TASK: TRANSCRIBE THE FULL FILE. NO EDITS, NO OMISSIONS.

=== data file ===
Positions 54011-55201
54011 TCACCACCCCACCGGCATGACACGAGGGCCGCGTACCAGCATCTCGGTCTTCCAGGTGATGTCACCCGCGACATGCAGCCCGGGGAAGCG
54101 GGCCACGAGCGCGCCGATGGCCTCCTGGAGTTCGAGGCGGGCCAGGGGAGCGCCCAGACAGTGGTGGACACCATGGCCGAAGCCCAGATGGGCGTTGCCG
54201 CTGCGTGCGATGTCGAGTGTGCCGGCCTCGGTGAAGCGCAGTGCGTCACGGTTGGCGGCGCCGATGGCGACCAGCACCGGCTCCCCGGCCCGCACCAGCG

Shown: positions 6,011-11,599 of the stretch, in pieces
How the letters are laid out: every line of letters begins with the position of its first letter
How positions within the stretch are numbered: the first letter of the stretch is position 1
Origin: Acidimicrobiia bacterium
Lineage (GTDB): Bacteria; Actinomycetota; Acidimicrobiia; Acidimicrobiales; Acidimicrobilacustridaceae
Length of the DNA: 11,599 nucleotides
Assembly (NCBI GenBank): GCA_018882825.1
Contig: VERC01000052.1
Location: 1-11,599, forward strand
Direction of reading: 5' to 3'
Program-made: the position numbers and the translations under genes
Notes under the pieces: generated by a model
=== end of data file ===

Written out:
Positions 54011-55201
54011 TCACCACCCCACCGGCATGACACGAGGGCCGCGTACCAGCATCTCGGTCTTCCAGGTGATGTCACCCGCGACATGCAGCCCGGGGAAGCG
54101 GGCCACGAGCGCGCCGATGGCCTCCTGGAGTTCGAGGCGGGCCAGGGGAGCGCCCAGACAGTGGTGGACACCATGGCCGAAGCCCAGATGGGCGTTGCCG
54201 CTGCGTGCGATGTCGAGTGTGCCGGCCTCGGTGAAGCGCAGTGCGTCACGGTTGGCGGCGCCGATGGCGACCAGCACCGGCTCCCCGGCCCGCACCAGCG

Shown: positions 6,011-11,599 of the stretch, in pieces
How the letters are laid out: every line of letters begins with the position of its first letter
How positions within the stretch are numbered: the first letter of the stretch is position 1
Origin: Acidimicrobiia bacterium
Lineage (GTDB): Bacteria; Actinomycetota; Acidimicrobiia; Acidimicrobiales; Acidimicrobilacustridaceae
Length of the DNA: 11,599 nucleotides
Assembly (NCBI GenBank): GCA_018882825.1
Contig: VERC01000052.1
Location: 1-11,599, forward strand
Direction of reading: 5' to 3'
Program-made: the position numbers and the translations under genes
Notes under the pieces: generated by a model